Radical Candor is just plain wrong!  (Neuroscience backs me up)

Radical Candor is the wrong approach for proper feedback and growth

From Feedback is not Enough Gallup article –

The six most dreaded words for any employee: Can I give you some feedback?

Gallup has found that only 26% of employees strongly agree that the feedback they receive helps them do better work.

Although it is quite popular these days, unfortunately, cognitive and neuroscience do not back up the claim that supporters of so-called radical candor make re: providing feedback to others. While there are instances like Ray Dalio’s Principles from his stellar stewardship of Bridgewater Associates and Kim Scott’s personal anecdotes, what I have found through the literature on the subject is that these instances are outliers. Most people do not want unsolicited feedback. What people do want is attention. In most cases, in the short term, they are enjoying that you are paying attention to them at all but, in the long run, it is not helpful and may be counter to optimally growing you and your team.

Why do we do this?

According to research done by the NeuroLeadership Institute, there are three main reasons why our brain wants to give feedback.

  1. The brain loves to solve problems
  2. The ‘I told you so’ effect
  3. It is rewarding to think that you are helping others

These factors can fool us into thinking that giving feedback is the best way to go.

Helpful stats

In a 19 country study, with almost 20,000 people, the ADP Research Institute found the following:

‘ …most feedback is focused on what people are doing wrong. It is not focused on excellence.

  • Positive attention is 30X more effective than negative attention (focused on what the team member does wrong) and,
  • 1200X more effective than no attention’

“Excellence is not the opposite of failure: we can never create excellent performances by only fixing poor ones. Mistake fixing is just a tool to prevent failure.” – First, Break all the Rules

The Research

There are many areas in cognitive science and research that support this. I will cite three below:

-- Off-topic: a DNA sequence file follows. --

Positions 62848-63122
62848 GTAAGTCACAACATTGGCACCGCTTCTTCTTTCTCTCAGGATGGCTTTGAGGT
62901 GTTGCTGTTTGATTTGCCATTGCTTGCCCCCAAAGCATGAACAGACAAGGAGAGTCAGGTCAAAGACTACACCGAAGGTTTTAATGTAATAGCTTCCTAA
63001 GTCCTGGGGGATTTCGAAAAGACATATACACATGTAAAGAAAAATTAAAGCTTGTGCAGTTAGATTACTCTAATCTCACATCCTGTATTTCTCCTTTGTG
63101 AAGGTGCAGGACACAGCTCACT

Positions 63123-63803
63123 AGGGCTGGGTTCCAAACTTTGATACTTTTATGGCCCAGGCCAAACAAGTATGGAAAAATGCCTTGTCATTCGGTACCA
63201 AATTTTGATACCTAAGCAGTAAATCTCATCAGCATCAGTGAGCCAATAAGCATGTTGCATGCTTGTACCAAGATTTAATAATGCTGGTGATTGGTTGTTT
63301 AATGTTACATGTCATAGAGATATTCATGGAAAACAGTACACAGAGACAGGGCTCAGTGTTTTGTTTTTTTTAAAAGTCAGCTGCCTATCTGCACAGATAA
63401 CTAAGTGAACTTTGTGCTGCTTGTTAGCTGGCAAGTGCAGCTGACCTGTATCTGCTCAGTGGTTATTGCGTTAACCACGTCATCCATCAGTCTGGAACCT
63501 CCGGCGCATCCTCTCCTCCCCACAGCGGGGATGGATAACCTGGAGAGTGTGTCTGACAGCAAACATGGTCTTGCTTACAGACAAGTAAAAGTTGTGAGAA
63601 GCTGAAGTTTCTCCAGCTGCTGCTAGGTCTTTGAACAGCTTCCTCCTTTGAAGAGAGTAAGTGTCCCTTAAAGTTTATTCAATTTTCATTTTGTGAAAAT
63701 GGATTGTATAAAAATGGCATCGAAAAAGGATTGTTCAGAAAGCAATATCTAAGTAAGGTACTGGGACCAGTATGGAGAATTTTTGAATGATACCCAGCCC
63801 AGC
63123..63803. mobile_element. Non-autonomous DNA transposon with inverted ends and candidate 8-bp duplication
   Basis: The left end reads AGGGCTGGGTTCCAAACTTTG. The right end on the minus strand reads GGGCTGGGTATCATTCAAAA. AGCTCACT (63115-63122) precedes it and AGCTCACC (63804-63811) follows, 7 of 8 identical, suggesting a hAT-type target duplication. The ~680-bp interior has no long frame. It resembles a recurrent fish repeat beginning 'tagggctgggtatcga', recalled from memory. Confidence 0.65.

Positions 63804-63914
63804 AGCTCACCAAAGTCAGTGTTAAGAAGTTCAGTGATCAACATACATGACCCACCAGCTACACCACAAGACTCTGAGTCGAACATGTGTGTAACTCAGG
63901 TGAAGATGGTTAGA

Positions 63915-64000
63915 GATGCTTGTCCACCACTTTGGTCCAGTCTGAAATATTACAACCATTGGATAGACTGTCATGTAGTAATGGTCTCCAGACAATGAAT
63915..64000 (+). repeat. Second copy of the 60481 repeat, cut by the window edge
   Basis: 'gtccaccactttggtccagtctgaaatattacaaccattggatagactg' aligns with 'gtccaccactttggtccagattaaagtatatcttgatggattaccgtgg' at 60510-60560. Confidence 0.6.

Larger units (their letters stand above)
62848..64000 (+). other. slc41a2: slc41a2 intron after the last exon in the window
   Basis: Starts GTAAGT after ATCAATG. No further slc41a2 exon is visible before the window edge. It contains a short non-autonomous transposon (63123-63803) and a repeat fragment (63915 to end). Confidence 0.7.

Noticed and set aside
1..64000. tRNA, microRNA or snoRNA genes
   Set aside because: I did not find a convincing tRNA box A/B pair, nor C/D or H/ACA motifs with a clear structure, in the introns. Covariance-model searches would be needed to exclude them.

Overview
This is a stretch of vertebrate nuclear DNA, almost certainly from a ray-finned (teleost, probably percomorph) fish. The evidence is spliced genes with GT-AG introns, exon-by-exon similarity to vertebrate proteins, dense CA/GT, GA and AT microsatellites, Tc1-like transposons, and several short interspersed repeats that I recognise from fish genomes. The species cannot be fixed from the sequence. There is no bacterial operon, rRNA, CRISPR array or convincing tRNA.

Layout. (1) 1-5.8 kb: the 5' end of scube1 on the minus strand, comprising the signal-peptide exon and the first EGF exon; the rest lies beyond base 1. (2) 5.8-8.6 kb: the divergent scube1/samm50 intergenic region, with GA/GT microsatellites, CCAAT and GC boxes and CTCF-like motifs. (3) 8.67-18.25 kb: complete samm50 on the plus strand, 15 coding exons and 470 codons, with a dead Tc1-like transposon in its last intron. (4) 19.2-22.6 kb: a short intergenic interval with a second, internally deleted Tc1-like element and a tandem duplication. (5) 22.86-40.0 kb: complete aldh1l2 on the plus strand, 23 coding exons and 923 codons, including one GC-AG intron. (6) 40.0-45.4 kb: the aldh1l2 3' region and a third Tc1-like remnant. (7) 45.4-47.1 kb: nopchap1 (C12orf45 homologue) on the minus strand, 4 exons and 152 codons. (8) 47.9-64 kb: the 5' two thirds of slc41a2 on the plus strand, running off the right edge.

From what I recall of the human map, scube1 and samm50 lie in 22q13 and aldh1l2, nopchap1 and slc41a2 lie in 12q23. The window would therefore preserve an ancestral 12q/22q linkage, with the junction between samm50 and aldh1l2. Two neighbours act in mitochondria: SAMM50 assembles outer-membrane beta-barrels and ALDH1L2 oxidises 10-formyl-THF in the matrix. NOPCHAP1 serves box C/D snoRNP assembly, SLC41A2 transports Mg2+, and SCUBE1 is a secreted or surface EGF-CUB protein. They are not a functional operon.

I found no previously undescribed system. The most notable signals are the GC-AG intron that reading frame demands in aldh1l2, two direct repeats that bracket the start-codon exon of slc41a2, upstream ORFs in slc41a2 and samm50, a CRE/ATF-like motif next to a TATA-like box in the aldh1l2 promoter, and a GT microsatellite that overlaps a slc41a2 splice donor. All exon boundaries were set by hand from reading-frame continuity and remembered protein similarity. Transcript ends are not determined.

1. The work of David Rock and the NeuroLeadership Institute
  2. ADP research illustrated in the book by Marcus Buckingham and Ashley Goodall
  3. Cognitive and other psychologists represented here by the work of Art Markman – PhD , Professor of Psychology and Marketing at the University of Texas at Austin and Founding Director of the Program in the Human Dimensions of Organizations.

NeuroLeadership institute

  1. One study showed that feedback did nothing or made things worse 59% of the time and improved performance only 41% of the time.  Much of this negative outcome was correlated to the lack of training on how to give effective feedback.  Please see the research for more details.
  2. Rock’s SCARF model shows that the brain is constantly assessing – searching for rewards and avoiding threats.  Since the brain cannot distinguish well the difference between a social and physical threat, it initially misinterprets unsolicited “feedback” as a threat often triggering the fight, flight or freeze response.  This can mitigate or in some cases eliminate the positive impact of feedback.
  3. Rock and his team recommend that you create an environment where feedback is asked for versus given. This, combined with some preparatory work, dramatically increases the chance of feedback being successful. 

ADP Research – Marcus Buckingham

  1. In their latest book, Nine Lies about Work, Buckingham and Goodall demonstrate many misconceptions we have about employee engagement.  One of these is why feedback fails. Here is a short video from Buckingham explaining why.
  2. According to Buckingham, people cannot accurately rate other people. Why is this important? You are NOT the expert on anyone else except you and what you love. You ARE the expert on how you feel/your reaction to what someone does. Please stop assuming that you know what is best for someone else. Bottom line: If, as the idiosyncratic rater effect shows,you cannot reliably rate someone else, then your feedback will often miss the mark. Stop giving it as your first inclination. Make it a last resort and then ALWAYS with expressed permission granted from the recipient. Here is another video from Buckingham on this topic.